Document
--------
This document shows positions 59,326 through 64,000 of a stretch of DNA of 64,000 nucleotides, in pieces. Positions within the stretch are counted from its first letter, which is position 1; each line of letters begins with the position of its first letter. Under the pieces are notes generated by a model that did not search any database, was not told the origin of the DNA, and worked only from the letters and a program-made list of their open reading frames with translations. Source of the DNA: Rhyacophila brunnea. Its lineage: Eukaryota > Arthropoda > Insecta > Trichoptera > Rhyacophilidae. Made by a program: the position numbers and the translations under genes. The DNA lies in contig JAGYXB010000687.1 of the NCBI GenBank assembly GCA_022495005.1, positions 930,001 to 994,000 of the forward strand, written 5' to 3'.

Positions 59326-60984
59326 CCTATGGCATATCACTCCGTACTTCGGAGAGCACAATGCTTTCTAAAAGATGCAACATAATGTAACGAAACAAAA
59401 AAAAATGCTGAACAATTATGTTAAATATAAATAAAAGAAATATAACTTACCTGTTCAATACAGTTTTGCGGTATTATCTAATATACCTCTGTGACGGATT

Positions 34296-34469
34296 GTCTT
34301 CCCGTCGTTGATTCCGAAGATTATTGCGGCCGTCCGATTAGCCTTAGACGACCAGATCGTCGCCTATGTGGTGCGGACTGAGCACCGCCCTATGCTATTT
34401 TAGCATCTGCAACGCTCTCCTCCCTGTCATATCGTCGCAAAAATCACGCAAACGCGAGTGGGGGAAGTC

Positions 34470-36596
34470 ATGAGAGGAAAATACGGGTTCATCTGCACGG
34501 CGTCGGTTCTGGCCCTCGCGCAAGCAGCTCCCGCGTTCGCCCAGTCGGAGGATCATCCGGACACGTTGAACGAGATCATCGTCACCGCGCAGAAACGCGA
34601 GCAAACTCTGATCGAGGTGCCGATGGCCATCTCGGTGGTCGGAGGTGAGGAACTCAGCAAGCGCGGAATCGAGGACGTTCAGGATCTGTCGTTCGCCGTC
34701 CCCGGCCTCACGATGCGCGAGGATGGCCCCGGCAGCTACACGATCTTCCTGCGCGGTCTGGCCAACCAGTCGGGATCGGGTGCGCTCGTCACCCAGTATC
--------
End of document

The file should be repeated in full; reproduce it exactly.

This document shows positions 59,326 through 64,000 of a stretch of DNA of 64,000 nucleotides, in pieces. Positions within the stretch are counted from its first letter, which is position 1; each line of letters begins with the position of its first letter. Under the pieces are notes generated by a model that did not search any database, was not told the origin of the DNA, and worked only from the letters and a program-made list of their open reading frames with translations. Source of the DNA: Rhyacophila brunnea. Its lineage: Eukaryota > Arthropoda > Insecta > Trichoptera > Rhyacophilidae. Made by a program: the position numbers and the translations under genes. The DNA lies in contig JAGYXB010000687.1 of the NCBI GenBank assembly GCA_022495005.1, positions 930,001 to 994,000 of the forward strand, written 5' to 3'.

Positions 59326-60984
59326 CCTATGGCATATCACTCCGTACTTCGGAGAGCACAATGCTTTCTAAAAGATGCAACATAATGTAACGAAACAAAA
59401 AAAAATGCTGAACAATTATGTTAAATATAAATAAAAGAAATATAACTTACCTGTTCAATACAGTTTTGCGGTATTATCTAATATACCTCTGTGACGGATT

Positions 34296-34469
34296 GTCTT
34301 CCCGTCGTTGATTCCGAAGATTATTGCGGCCGTCCGATTAGCCTTAGACGACCAGATCGTCGCCTATGTGGTGCGGACTGAGCACCGCCCTATGCTATTT
34401 TAGCATCTGCAACGCTCTCCTCCCTGTCATATCGTCGCAAAAATCACGCAAACGCGAGTGGGGGAAGTC

Positions 34470-36596
34470 ATGAGAGGAAAATACGGGTTCATCTGCACGG
34501 CGTCGGTTCTGGCCCTCGCGCAAGCAGCTCCCGCGTTCGCCCAGTCGGAGGATCATCCGGACACGTTGAACGAGATCATCGTCACCGCGCAGAAACGCGA
34601 GCAAACTCTGATCGAGGTGCCGATGGCCATCTCGGTGGTCGGAGGTGAGGAACTCAGCAAGCGCGGAATCGAGGACGTTCAGGATCTGTCGTTCGCCGTC
34701 CCCGGCCTCACGATGCGCGAGGATGGCCCCGGCAGCTACACGATCTTCCTGCGCGGTCTGGCCAACCAGTCGGGATCGGGTGCGCTCGTCACCCAGTATC